Friday, June 27, 2008

Less Man, More Dog, Please

Title: The Art of Racing in the Rain
Author: Garth Stein


Enzo is a dog who dreams of being reincarnated as a man (never, interestingly, a woman.) Enzo figures it’s about time he advanced to the next highest life form, since he’s gained vast knowledge from hours spent watching tv. (Television apparently has opposite effects on people and beasts.) His owner’s name is Denny Swift. And in case you were wondering, yes, Denny wants to go fast. He’s a race car driver.

Yeah, this is the kind of book where the author – without the slightest bit of irony – names a racer “Swift.” That alone should tell you a lot.

The book is narrated by Enzo, as he gleans life lessons from Denny’s singular talent for – you guessed it – racing in the rain. (Robert Pirsig performed this “art of” trick much better.) And Enzo does have some wise/cute reflections on humanity’s condition. I just can’t really remember any at the moment.

But despite the story being narrated by a dog, the entire action is propelled by Garth Stein’s human characters. And that’s unfortunate, because Denny et al. are straight out of a Lifetime Sunday night movie. The big conflict in the book is when Denny’s wife dies, and he has to battle her rich, snobby parents for custody of his daughter (because, you see, they can give her opportunities that a struggling race car driver never could). Throw in a false sexual harassment accusation, and you have a perfect recipe for “heart-wrenching” goopiness.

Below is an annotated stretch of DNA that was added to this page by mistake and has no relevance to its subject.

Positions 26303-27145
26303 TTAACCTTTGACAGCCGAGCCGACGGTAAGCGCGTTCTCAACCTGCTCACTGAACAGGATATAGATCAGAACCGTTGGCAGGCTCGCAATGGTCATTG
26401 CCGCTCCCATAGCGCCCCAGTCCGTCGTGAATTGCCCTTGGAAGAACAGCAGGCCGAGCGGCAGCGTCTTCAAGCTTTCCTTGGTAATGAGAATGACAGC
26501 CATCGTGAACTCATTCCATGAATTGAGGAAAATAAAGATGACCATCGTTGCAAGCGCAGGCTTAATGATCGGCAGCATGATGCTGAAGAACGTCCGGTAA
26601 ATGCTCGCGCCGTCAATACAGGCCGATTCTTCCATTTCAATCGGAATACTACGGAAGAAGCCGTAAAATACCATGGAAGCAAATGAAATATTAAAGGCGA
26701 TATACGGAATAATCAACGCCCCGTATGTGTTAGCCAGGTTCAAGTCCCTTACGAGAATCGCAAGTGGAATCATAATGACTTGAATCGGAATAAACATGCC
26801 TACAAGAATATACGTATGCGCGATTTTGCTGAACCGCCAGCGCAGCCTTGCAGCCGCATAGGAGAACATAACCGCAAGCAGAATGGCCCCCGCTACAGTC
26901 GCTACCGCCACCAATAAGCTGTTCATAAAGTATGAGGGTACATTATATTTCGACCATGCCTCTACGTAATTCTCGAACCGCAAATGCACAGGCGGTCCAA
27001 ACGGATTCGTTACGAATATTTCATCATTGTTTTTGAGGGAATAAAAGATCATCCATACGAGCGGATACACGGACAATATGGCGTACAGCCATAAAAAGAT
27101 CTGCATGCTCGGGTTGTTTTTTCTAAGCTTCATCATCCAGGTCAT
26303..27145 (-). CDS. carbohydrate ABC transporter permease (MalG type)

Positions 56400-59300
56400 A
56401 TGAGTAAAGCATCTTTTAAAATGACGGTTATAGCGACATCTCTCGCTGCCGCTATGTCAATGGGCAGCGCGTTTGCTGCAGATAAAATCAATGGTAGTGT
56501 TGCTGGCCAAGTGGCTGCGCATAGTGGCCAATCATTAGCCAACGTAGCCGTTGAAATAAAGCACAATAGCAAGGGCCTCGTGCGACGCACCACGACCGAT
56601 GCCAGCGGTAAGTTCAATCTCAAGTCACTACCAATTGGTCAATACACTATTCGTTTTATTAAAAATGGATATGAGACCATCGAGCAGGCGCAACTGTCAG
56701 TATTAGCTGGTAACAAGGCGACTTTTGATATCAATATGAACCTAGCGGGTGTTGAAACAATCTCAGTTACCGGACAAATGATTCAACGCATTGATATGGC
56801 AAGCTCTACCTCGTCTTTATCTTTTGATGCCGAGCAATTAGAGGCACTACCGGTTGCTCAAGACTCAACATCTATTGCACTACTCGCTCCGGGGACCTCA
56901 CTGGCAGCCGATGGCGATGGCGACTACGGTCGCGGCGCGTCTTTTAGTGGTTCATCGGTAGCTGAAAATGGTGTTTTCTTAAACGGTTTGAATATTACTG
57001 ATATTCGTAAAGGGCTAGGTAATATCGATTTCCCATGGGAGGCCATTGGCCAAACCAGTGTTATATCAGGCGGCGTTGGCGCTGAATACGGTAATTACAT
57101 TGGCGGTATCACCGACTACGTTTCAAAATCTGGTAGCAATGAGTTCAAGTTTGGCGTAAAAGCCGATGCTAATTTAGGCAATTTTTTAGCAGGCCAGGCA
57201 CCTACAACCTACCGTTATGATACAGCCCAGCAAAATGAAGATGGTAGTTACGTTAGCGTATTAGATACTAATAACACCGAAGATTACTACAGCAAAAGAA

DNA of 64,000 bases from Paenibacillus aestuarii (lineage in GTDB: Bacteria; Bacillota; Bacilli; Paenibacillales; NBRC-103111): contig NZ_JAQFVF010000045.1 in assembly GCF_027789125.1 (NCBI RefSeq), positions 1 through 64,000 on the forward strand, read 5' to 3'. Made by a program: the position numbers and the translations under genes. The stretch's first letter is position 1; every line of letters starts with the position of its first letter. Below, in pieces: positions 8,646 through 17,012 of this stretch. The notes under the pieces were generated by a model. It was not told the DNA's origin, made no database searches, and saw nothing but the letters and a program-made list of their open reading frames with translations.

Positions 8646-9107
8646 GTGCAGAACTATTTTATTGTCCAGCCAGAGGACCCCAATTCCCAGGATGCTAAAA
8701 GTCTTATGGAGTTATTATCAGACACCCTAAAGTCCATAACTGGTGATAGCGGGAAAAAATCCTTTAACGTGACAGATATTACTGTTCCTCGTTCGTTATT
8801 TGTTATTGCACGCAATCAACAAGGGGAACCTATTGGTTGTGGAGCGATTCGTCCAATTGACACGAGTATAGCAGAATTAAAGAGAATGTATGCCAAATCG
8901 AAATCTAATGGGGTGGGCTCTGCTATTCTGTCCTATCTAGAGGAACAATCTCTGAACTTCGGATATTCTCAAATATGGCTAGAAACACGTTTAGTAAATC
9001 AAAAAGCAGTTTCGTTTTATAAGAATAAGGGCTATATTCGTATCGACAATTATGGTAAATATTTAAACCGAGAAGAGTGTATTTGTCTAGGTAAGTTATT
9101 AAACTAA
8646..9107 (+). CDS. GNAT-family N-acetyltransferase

The Art of Racing in the Rain desperately needed more doggishness. Enzo is mostly a passive observer who speaks as a well-educated human, and the plot doesn’t rely on the presence of a dog at all. Without Enzo, almost everything would have turned out the exact same. So what was the point?

A clever idea, just one that went to the dogs. Garth Stein is not nearly clever and witty enough to have pulled this off.

If Oprah ever got her claws on this book, I’m sure it would become a nationwide bestseller. Sensitive book clubs would swoon. It just wasn’t for me.

Labels: , , , ,

posted by Elizabeth at 9:56 PM


Blogger reyn said...

Dragon Tears, by Dean Koontz, has an awesome dog narrator. He only does a few chapters, not the entire book, but Koontz (a big fan of dogs, who has ghostwritten two other books by his own retriever), has an excellent way of speaking from the dog's view. He doesn't know names, just The Woman and the The Boy, and describes everything in terms of smells. Oddly, The Watchers, which features a dog of possibly super-human intelligence, never gives us this viewpoint.

6/30/2008 9:24 AM  

Post a Comment